Interview with the press

New Packaging for CD

Why can’t CD packaging be greener and cheaper? That’s the question that Emthelo, a supply chain consultancy specialising in the entertainment industry asked itself last year. The result of their deliberations is the Mintpack, a new, green, economical CD sleeve, as Managing Director Olivier Durand explains.

What made you decide to take on this packaging project?

Environmentally friendly CD packaging has existed for a few years already (notably Digipack), but it always priced itself out of the market: it just wasn’t economically viable for the majority of products. Intuitively, you would think that cardboard packaging should be cheaper than plastic to produce, but that simply wasn’t the case: the production and design weren’t set up for economical mass production

That seemed crazy to us: there had to be an economic, green alternative to the ugly, old-fashioned plastic jewel box that has dominated CD sales for the last 30 years. Moreover, we kept hearing from our contacts at major record labels that artists were asking more and more frequently for a greener alternative to plastic packaging for their records, and they had nothing, realistically, to offer them.

So what did you do?

We worked with a whole team of people – printers, major labels, marketing consultants – to devise a solution: a carton based, autopack sleeve. For the customer, the product looks and feels like a Digipack, but for the producer, we have eliminated the problems and costs associated with using a plastic tray. And using autopack has allowed us to price cheaper than a conventional Jewel Box, including assembly of a booklet and the disc.

There are other card-based CD sleeves out there – what makes Mintpack special? 

For consumers, Mintpack won’t look very different from other card CD sleeves – the crucial difference is on the production side. We’ve studied and refined the design and the production process to create a sleeve that is high quality with a luxurious feel like other carton sleeves, but far more efficient to produce and pack, which means huge savings for the labels and artists who choose to use it.

But is it really environmentally friendly?

Yes. Mintpack is produced from FSC card, and because it’s 40% lighter and less bulky, the environmental load of transporting the product is also reduced.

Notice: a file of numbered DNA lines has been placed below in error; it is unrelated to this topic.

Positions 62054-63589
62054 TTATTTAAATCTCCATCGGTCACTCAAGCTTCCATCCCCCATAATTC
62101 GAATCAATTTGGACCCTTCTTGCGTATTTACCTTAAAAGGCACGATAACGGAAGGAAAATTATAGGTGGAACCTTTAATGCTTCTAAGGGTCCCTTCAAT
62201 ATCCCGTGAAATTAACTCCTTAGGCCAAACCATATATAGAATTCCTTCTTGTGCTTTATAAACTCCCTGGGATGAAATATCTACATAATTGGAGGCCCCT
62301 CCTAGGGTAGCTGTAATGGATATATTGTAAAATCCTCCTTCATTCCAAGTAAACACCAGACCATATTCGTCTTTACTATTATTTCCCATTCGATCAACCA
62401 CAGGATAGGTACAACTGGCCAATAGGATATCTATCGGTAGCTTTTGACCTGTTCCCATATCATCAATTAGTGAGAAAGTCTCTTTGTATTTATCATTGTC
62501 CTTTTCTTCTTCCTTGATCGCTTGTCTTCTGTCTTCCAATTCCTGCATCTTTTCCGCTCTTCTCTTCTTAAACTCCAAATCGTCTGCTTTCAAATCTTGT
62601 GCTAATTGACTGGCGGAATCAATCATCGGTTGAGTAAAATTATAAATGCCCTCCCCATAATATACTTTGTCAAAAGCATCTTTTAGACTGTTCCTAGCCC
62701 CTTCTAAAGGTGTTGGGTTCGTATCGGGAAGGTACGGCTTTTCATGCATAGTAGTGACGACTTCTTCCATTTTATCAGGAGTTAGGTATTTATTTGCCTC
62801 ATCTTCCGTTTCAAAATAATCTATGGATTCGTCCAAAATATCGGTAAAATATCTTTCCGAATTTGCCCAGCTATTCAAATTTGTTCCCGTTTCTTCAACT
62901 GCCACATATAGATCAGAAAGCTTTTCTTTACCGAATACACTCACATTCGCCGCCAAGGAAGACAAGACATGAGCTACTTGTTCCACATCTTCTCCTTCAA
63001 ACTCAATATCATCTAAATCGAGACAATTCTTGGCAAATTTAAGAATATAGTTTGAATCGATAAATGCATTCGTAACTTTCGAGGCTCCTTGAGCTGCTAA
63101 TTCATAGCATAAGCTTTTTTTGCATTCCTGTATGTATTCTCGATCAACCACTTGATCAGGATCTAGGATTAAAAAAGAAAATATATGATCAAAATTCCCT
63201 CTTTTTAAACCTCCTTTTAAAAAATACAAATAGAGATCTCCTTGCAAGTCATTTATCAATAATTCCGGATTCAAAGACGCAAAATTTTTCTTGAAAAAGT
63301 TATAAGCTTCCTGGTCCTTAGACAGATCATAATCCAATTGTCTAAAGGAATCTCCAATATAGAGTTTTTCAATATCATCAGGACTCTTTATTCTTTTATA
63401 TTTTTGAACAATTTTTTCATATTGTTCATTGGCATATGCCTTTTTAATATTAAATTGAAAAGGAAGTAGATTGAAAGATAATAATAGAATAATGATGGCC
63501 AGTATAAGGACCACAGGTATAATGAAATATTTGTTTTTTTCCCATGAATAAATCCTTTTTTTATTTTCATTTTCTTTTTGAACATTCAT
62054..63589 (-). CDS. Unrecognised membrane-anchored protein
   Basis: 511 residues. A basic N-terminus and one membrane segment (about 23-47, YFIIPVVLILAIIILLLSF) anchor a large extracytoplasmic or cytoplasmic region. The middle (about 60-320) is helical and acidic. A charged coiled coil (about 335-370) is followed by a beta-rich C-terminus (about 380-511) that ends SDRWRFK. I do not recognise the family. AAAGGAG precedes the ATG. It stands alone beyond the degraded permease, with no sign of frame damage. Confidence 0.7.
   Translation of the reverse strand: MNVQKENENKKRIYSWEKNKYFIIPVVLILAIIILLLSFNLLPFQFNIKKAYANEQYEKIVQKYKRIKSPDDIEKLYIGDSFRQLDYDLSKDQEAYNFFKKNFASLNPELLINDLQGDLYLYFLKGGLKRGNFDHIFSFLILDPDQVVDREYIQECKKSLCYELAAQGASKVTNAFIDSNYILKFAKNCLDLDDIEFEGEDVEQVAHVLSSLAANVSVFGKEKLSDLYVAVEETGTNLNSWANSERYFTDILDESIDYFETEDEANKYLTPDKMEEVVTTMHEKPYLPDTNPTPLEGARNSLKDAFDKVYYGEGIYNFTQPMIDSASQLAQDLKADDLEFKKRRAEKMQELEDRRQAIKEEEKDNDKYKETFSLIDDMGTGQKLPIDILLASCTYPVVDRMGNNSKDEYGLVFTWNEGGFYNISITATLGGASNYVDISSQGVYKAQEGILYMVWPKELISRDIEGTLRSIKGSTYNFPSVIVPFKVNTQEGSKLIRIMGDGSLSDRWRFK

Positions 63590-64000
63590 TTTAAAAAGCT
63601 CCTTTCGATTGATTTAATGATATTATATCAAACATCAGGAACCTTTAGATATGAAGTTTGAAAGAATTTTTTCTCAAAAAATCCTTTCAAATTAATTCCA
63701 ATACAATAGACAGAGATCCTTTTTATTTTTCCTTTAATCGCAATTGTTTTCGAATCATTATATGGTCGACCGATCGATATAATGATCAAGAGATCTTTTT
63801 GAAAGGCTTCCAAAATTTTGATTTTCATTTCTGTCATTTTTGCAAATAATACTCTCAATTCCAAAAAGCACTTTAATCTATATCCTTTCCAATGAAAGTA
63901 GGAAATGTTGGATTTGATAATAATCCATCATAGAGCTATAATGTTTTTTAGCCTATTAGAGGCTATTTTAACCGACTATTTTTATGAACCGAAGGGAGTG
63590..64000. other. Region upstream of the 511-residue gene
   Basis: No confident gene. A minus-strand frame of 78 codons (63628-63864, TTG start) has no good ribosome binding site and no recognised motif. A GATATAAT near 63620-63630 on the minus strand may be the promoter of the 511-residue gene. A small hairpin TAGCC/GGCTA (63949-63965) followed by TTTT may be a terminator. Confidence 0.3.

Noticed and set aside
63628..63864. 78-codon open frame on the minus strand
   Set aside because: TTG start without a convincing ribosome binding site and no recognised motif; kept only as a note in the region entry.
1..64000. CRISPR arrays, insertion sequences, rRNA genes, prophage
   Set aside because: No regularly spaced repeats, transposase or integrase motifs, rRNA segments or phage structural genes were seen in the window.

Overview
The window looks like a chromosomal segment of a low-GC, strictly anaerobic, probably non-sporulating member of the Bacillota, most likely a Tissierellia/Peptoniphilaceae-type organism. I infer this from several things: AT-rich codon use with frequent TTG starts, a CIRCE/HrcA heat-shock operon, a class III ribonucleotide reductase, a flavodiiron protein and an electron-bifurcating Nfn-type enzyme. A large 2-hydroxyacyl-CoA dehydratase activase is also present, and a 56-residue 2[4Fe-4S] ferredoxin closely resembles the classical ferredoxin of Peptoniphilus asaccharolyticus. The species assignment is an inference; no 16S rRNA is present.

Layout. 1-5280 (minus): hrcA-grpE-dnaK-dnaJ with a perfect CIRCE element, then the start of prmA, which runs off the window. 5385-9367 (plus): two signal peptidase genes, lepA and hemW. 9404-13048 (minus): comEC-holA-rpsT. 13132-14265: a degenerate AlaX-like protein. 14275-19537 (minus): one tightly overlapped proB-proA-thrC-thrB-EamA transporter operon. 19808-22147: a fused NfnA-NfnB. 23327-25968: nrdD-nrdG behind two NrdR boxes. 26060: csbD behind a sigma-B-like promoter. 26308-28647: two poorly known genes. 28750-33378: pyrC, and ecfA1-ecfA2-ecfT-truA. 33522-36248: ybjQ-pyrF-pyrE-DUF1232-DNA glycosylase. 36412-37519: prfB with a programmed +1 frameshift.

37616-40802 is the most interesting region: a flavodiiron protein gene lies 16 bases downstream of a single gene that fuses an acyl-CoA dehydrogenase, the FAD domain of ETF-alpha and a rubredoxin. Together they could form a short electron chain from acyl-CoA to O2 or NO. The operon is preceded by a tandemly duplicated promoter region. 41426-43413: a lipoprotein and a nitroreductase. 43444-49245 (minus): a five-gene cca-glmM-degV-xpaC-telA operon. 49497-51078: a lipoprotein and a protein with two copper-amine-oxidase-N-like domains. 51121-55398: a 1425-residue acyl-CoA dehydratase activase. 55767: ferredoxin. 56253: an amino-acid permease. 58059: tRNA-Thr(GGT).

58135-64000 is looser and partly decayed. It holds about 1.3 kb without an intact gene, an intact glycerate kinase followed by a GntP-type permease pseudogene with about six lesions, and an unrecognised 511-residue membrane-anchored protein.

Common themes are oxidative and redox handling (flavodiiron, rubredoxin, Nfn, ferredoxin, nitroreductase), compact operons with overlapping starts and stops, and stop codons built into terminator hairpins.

What’s the attraction for the labels?

Well, for a start, Mintpack works out cheaper than the Jewel Box once you factor in transport costs. But even more importantly, it helps with the key issue of limited retailer floor space for stock: Mintpack is much thinner than a Jewel Box so you can double the number of units per square metre, but it has a deluxe look and feel that makes it attractive to display, and to handle.

Who’s using it?

All four majors have approved Mintpack for use, and there are already Mintpack products on the shelf from big name artists such as Stevie Wonder and The Cure.

What does the future hold for Mintpack?

Environmental concerns are ever more important for labels and artists, and we believe that good looking products that respect the environment without damaging the bottom line are the future of ‘physical’ music. Our objective is to continue developing a portfolio of suppliers and products to meet that demand.

 

Written by Emma Beddington

 

Emma Beddington is a Brussels based freelance lifestyle journalist and blogger. She has written for Elle, Red, the Guardian, Metropolitan, the Observer, the Sunday Times and O Magazine.

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  1. […] yes, using MINTpack is one of the solutions, MINTpak is available at most CD producers nowadays, but it is not the only solution, anything is better […]



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